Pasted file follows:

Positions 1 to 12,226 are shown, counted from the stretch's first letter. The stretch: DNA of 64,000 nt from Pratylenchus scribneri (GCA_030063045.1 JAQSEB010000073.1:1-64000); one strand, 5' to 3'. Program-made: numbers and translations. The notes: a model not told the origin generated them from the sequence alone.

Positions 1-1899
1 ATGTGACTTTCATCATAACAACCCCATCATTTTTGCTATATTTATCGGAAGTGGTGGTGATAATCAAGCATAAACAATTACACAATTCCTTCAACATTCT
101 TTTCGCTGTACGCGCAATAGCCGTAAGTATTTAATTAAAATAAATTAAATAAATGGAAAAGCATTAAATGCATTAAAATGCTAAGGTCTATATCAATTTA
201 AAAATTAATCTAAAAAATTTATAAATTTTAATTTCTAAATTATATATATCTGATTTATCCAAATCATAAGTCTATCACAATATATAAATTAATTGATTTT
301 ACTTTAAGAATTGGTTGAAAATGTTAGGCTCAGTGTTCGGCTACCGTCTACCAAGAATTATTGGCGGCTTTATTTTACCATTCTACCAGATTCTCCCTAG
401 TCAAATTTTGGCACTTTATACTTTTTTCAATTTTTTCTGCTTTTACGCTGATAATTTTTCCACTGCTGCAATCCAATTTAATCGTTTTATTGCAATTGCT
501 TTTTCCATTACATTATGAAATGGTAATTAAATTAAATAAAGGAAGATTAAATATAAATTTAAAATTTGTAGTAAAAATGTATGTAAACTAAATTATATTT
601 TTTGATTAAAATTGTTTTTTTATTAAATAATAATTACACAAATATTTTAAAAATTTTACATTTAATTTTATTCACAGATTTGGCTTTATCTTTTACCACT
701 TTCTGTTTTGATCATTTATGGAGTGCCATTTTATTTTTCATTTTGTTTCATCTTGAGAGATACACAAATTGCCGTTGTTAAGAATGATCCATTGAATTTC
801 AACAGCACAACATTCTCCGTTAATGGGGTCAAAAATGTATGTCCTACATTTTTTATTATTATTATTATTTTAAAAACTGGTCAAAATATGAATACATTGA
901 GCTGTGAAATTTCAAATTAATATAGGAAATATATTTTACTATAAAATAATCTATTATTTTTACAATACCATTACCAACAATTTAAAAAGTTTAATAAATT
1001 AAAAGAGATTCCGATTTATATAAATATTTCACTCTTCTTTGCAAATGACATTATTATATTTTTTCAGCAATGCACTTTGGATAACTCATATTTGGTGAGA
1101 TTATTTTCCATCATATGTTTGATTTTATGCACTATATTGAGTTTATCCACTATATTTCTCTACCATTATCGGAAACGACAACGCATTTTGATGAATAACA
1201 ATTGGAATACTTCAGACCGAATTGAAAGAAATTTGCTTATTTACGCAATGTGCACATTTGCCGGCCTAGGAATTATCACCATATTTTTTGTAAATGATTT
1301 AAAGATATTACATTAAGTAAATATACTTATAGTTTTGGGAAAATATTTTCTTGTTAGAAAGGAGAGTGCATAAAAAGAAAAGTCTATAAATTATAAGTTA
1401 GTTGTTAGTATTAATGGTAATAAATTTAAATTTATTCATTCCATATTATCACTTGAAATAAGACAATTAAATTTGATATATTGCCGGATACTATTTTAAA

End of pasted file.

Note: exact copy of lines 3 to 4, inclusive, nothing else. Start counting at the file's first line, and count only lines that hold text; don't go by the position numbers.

1 ATGTGACTTTCATCATAACAACCCCATCATTTTTGCTATATTTATCGGAAGTGGTGGTGATAATCAAGCATAAACAATTACACAATTCCTTCAACATTCT
101 TTTCGCTGTACGCGCAATAGCCGTAAGTATTTAATTAAAATAAATTAAATAAATGGAAAAGCATTAAATGCATTAAAATGCTAAGGTCTATATCAATTTA